If you’re hearing a lot about that Buddhism and mindfulness stuff these days and want to know what the three-thousand-year-history behind the hype, Buddha is the perfect book for you.

Spiritual Enlightenment: The Damnedest Thing by Jed McKenna

“Listen! Here’s all you need to know to become enlightened: Sit down, shut up, and ask yourself what’s true until you know. That’s it. That’s the whole deal; a complete teaching of enlightenment, a complete practice. If you ever have any questions or problems — no matter what the question or problem is — the answer is always exactly the same: Sit down, shut up, and ask yourself what’s true until you know. In other words, go jump off a cliff. Don’t go near the cliff and contemplate jumping off. Don’t read a book about jumping off. Don’t study the art and science of jumping off. Don’t join a support group for jumping off. Don’t write poems about jumping off. Don’t kiss the ass of someone else who jumped off. Just jump.”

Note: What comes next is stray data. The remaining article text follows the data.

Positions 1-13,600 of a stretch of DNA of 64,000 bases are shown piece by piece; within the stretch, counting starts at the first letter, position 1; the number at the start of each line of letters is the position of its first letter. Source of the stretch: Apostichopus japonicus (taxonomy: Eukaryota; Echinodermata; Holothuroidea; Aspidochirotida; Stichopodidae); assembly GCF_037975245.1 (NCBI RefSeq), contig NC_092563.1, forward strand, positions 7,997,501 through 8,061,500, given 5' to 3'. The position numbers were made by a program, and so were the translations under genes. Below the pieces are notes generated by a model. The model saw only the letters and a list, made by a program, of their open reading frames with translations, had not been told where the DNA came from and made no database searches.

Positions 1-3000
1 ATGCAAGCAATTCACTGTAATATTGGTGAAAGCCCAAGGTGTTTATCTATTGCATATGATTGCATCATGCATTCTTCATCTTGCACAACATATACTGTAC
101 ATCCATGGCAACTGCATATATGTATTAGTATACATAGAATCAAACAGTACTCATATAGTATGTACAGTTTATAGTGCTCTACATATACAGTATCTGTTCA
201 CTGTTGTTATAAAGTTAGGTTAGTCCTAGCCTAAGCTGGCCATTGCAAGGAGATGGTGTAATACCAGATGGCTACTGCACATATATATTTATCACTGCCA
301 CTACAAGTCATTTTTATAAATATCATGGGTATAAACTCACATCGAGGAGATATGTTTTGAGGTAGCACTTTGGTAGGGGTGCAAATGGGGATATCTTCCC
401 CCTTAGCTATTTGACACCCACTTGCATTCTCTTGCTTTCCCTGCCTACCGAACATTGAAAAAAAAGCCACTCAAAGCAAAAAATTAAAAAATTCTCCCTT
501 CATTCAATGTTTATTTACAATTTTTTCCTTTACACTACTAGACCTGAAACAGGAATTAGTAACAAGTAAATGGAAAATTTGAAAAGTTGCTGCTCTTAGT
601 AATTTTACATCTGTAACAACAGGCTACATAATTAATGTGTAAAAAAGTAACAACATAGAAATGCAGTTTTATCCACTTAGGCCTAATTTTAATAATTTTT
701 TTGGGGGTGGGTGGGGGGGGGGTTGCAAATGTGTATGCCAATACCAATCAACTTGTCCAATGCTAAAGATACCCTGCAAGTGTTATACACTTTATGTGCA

― Jed McKenna, Spiritual Enlightenment: The Damnedest Thing

I have no doubt this will be the most controversial entry on the list. It’s also my favorite.

Spiritual Enlightenment: The Damndest Thing⁰ is a weird self-published Kindle book with a bad cover written by a man who clearly has no love lost for marketing. If I recall correctly, the only reason I downloaded a sample was that Amazon’s algorithm kept suggesting it to me, and it was heavily discounted. But it is hands down, the best book on enlightenment I’ve ever read.